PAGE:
In another aspect, this invention resides in a guitar pickup arranged to emulate the desired sonic qualities of a Gibson®™ P-90®™ pickup, the pickup including a string sensing pickup coil formed about a bobbin supporting a plurality of steel pole pieces extending in a axial direction medially through said bobbin toward the strings and beyond the base of said bobbin to a noise sensing bobbin-coil assembly as described earlier, the pole pieces being associated with magnetizing means from which magnetic fields are transferred through the pole pieces to the strings.
In this embodiment the pickup has steel side-walls adjacent to the said string sensing pickup coil.
In another embodiment the pole pieces extend through the noise sensing bobbin-coil assembly to a single bar magnet polarized in the axial direction of the pole pieces.
The pickup may further have steel side-walls adjacent to the string sensing pickup coil.
The pole pieces may extend through the core of the noise sensing bobbin-coil assembly with their lower ends exposed beneath the noise sensing bobbin-coil assembly and associated with a pair of opposed bar magnets arranged in the magnetic configuration of a P-90®™ pickup.
The magnetizing means may be a pair of bar magnets extending alongside the opposite sides of the row of pole pieces and disposed beneath the string sensing pickup coil bobbin in original P-90®™ manner. Alternatively the pole pieces may extend through the core of the noise-sensing bobbin to a single bar magnet polarized in the axial direction of the pole pieces.
Alternatively the lower ends of the pole pieces exposed beneath the noise-sensing coil may be associated with a pair of opposed bar magnets arranged in the magnetic configuration of an original P-90®™ pickup.
A plate-steel shield may extend between the bobbins and if desired alongside the opposed side-walls of the upper string-sensing pickup coil in any of the above configurations.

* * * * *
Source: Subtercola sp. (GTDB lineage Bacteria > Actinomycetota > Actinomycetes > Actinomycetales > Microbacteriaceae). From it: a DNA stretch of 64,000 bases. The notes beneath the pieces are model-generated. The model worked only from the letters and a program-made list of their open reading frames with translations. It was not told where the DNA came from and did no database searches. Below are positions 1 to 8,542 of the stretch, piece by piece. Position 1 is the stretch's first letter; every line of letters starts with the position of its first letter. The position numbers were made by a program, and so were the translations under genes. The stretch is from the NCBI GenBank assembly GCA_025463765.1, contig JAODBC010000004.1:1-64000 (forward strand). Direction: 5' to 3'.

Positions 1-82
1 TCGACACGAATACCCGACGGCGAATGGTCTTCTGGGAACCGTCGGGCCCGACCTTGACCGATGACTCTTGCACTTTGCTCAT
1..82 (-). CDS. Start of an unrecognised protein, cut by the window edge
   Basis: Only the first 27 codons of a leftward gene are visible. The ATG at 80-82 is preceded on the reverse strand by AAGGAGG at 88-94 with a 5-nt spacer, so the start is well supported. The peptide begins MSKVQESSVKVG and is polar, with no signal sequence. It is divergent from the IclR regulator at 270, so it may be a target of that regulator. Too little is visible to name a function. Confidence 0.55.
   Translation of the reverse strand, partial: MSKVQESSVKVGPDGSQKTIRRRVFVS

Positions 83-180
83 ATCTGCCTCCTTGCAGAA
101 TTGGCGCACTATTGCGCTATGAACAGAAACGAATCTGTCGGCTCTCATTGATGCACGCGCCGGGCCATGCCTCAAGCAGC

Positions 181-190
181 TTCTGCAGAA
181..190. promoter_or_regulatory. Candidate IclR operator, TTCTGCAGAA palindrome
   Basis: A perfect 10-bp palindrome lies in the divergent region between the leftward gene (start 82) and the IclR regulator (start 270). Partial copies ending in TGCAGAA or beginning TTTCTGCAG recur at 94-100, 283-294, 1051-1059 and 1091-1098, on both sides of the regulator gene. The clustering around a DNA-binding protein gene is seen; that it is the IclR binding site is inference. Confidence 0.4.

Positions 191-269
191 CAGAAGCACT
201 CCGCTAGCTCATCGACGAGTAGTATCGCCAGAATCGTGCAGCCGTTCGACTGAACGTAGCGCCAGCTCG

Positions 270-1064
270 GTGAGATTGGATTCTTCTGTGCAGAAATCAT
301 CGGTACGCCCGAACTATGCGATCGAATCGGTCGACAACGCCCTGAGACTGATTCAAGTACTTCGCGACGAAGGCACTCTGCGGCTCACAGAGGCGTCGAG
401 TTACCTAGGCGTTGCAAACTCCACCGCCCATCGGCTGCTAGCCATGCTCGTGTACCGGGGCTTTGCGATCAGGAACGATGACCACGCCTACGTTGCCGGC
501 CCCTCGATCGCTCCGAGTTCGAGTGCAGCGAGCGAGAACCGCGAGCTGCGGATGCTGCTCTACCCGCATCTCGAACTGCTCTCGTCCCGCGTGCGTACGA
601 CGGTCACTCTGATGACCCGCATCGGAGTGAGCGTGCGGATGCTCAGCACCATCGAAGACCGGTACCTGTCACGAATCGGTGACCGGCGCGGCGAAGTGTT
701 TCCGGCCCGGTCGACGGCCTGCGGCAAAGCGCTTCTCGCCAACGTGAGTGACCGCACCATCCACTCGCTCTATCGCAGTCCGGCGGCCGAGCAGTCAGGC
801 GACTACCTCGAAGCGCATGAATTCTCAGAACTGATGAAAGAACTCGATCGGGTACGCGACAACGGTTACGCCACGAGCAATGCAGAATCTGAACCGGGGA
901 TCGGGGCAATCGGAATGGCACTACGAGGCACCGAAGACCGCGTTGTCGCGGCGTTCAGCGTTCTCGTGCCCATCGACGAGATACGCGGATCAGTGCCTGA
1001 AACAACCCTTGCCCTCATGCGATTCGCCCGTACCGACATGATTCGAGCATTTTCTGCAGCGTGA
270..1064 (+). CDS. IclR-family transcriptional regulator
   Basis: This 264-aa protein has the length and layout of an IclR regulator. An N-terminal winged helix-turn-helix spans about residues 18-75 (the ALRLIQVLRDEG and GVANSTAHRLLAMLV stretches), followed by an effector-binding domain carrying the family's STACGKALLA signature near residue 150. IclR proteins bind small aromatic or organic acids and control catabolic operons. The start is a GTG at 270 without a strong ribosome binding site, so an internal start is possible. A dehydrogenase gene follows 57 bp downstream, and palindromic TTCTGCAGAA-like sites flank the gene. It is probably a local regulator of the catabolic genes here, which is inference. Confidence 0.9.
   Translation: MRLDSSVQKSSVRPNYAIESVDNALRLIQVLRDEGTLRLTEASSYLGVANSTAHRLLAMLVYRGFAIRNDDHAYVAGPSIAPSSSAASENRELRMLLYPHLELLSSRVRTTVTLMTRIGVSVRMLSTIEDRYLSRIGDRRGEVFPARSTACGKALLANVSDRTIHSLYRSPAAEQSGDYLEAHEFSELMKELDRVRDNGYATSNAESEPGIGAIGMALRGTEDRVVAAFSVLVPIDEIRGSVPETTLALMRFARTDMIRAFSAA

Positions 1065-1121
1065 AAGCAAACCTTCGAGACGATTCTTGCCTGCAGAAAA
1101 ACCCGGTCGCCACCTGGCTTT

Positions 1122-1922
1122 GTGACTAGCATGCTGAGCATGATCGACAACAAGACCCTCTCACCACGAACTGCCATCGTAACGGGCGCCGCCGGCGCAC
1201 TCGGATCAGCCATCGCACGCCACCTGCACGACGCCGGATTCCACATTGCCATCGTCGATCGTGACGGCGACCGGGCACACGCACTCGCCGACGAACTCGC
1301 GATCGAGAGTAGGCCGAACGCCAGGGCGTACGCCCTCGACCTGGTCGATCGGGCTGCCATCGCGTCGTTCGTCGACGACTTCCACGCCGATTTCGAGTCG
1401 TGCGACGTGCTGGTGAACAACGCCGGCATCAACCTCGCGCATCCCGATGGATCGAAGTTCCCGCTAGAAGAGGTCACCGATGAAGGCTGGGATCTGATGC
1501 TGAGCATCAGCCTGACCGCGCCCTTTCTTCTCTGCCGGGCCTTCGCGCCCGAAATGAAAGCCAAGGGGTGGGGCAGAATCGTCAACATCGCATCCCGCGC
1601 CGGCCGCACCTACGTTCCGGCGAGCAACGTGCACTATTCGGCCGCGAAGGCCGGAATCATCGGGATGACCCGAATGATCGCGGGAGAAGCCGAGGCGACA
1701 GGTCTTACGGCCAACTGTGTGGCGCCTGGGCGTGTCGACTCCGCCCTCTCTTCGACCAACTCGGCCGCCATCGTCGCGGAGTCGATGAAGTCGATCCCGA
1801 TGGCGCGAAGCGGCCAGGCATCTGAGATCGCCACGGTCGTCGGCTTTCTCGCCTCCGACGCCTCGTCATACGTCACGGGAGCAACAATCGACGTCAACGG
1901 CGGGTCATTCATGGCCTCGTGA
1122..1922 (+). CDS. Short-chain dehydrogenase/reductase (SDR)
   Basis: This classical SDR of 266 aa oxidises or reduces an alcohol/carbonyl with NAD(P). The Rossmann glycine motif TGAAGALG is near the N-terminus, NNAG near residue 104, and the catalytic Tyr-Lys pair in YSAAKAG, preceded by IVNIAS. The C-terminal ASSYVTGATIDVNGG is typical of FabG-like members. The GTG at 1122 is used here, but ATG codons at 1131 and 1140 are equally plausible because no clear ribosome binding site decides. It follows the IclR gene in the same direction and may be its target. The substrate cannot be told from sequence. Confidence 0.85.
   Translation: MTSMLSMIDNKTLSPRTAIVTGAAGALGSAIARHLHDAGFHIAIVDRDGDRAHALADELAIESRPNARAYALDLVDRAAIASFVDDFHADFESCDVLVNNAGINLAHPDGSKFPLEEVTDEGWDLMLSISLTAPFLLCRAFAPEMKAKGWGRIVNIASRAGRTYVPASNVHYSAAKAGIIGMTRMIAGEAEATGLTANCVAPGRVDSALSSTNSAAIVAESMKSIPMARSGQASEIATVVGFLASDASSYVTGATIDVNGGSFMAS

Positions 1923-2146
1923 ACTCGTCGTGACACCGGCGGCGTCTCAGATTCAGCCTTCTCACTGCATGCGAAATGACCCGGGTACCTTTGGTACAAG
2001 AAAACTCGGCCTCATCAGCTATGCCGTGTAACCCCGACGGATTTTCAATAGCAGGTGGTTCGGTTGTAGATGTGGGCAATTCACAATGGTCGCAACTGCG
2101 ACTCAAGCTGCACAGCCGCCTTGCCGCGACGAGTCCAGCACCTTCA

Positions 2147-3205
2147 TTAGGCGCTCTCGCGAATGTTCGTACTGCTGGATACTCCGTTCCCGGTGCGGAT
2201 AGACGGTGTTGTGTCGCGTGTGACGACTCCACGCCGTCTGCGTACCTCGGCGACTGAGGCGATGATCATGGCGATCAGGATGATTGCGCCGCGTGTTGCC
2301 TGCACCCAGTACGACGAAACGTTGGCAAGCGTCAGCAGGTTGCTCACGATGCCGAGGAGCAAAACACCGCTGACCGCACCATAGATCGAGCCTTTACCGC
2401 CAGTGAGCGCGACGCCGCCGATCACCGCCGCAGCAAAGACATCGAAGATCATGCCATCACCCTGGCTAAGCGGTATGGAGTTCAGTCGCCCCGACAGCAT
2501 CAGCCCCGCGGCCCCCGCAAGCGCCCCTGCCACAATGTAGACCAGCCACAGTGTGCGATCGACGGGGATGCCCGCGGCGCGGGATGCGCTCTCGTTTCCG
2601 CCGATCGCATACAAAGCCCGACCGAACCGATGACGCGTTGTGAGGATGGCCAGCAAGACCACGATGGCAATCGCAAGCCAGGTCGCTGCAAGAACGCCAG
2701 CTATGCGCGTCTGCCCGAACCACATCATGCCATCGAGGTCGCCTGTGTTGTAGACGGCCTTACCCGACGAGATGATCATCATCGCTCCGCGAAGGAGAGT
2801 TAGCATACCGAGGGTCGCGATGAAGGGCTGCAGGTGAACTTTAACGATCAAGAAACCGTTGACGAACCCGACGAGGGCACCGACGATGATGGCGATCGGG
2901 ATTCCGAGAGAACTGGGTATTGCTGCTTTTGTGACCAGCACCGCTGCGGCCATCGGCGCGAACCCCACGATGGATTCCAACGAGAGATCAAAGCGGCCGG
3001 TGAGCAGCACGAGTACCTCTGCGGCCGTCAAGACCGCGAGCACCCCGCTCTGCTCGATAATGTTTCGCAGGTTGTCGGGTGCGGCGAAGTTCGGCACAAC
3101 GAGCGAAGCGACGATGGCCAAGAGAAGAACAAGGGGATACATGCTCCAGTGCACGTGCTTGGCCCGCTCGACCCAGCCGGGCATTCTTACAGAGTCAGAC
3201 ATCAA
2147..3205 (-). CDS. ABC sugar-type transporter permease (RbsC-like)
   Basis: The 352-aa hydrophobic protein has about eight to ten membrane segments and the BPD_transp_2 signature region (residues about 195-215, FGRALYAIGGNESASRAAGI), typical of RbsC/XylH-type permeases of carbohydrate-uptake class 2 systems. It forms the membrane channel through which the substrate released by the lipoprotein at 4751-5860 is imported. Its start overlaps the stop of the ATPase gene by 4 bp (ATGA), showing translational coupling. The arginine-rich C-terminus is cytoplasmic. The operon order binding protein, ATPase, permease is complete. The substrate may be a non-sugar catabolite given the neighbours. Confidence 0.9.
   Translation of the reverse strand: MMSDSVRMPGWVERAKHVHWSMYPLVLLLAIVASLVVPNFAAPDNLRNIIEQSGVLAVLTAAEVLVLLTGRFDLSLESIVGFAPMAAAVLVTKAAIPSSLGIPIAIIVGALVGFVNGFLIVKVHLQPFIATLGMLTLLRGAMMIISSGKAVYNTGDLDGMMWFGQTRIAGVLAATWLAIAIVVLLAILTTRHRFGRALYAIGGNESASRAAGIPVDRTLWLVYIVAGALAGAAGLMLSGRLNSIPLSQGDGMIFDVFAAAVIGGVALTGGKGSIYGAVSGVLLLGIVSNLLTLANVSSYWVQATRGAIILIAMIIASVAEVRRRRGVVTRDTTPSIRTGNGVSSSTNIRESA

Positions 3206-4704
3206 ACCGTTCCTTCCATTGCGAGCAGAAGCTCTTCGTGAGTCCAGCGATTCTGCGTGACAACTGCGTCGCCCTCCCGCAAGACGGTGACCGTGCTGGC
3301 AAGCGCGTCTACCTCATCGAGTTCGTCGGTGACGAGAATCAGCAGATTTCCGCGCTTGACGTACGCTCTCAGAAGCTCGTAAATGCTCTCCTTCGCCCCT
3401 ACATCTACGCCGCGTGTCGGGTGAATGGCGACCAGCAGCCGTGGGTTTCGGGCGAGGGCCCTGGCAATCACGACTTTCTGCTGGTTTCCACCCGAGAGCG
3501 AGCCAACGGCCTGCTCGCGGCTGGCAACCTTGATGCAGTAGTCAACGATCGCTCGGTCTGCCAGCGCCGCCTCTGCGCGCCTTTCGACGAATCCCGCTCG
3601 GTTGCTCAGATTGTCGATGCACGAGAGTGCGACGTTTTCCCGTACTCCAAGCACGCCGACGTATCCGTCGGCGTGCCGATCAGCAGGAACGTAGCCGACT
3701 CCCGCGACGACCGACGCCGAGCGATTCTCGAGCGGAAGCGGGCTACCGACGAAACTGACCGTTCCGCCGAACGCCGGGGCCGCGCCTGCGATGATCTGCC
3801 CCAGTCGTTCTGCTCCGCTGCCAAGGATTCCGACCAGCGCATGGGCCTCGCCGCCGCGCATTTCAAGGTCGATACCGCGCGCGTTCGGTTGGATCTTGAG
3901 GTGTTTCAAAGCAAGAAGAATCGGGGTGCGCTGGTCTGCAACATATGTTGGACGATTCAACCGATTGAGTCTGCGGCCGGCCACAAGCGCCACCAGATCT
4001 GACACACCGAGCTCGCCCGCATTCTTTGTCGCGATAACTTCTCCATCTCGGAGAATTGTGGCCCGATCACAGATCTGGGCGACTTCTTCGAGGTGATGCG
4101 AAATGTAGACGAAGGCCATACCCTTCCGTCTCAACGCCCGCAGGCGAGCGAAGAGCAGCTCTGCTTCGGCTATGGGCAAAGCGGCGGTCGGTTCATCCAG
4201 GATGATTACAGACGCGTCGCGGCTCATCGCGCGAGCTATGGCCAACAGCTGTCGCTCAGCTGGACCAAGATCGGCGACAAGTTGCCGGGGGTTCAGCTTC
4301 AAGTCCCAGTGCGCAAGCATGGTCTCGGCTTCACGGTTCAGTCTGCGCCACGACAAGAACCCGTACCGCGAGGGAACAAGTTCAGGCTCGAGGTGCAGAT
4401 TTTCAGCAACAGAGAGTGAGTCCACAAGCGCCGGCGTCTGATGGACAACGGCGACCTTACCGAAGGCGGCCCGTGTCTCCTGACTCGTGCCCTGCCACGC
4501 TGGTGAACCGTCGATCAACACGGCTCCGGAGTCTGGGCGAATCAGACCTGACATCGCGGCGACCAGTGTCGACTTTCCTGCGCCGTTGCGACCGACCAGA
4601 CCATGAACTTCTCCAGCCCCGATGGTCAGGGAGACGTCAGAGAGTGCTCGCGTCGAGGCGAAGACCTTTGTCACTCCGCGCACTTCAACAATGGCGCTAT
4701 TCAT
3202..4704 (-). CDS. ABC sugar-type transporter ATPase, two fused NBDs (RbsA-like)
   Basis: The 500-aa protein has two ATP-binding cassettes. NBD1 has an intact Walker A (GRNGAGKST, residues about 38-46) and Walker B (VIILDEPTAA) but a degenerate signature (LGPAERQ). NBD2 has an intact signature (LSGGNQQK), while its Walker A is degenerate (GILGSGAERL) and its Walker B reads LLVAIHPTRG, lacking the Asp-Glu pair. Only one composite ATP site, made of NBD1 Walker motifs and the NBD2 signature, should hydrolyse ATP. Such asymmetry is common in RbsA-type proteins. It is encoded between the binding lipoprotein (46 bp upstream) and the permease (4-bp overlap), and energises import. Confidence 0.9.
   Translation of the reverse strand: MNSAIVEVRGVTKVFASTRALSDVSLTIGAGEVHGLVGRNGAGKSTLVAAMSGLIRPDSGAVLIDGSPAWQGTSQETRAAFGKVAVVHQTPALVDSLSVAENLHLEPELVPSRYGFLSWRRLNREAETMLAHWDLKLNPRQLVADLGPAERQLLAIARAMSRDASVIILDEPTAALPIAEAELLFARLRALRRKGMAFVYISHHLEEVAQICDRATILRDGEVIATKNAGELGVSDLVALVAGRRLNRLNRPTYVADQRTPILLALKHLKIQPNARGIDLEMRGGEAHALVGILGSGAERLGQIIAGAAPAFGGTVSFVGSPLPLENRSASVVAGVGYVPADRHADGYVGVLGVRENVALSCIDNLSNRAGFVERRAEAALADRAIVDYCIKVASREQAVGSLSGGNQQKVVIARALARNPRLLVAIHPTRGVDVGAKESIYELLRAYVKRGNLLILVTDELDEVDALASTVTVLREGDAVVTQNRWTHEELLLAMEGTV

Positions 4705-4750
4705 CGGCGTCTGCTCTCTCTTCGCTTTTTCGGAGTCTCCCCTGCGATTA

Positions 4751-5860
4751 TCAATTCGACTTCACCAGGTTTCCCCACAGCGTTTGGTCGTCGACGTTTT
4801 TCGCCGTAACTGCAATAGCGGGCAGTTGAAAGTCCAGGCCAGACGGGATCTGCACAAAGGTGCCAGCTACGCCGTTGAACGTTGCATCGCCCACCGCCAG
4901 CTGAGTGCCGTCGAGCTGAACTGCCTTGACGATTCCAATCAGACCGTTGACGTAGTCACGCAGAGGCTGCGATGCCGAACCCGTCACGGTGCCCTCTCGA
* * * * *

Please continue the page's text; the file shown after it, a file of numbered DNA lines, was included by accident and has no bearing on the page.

In yet another aspect, this invention resides in a guitar pickup which emulates the desired sonic qualities of a Stratocaster®™ pickup and having an upper string-sensing pickup coil formed about six rod magnets extending through dielectric plates and a noise-sensing bobbin-coil assembly of the present invention disposed beneath the string-sensing pickup coil.
If desired a shield may extend between the string-sensing pickup coil and the noise-sensing coil and further extended as opposed side-walls of the upper string-sensing pickup coil.
Typically the string-sensing pickup coil has between 3,000 and 8,000 turns of 0.050 mm or 0.056 mm copper wire and the lower noise-sensing coil has between 2,000 and 4,000 turns of 0.063 mm or 0.071 mm copper wire. Other wire gauges may be used to achieve desired results. The incorporation of these features in the present invention results in a voltage level gain improvement of between 50% and 80% over earlier successful noise-sensing coils. This improvement allows the noise shield around the string-sensing pickup coil of previous designs to be dispensed with if desired.
In yet a further aspect, this invention resides in a guitar pickup having six spaced parallel rod magnets extending between horizontally opposed coils of which one or both may be formed in accordance with the present invention, the coils being disposed with their axes orthogonal to the rod magnets.
Suitably the coils are wound about similar shape bobbins that may be symmetrical or of the type that taper to one end. Suitably each coil is wound about a bobbin which has a constant width-spacing between opposed sides of the coil where it lies alongside three of the rod magnets and the bobbin tapers therefrom across the remaining three rod magnets.
According to a further aspect of the invention there is provided an improved noise-generating bobbin-coil assembly of the type having a number of conductor turns wound around a magnetically permeable core, for installation upon a guitar in proximity to a stringed instrument pickup and for connection to said pickup output in an out-of-phase configuration in order to cancel externally induced electrical interference in an electrical output from said pickup, the improvement comprising a minimized number of conductor turns wound around a magnetically permeable eddy current reducing core whereby said noise sensing bobbin-coil assembly operatively maintains sensitivity to said interference with minimal electromagnetic interaction with said pickup.
In another aspect this invention resides broadly in a guitar pickup which emulates the desired sonic qualities of a Fender®™ Stratocaster®™ pickup made in the form of a Gibson®™ side-by-side humbucking pickup arrangement, the guitar pickup comprising: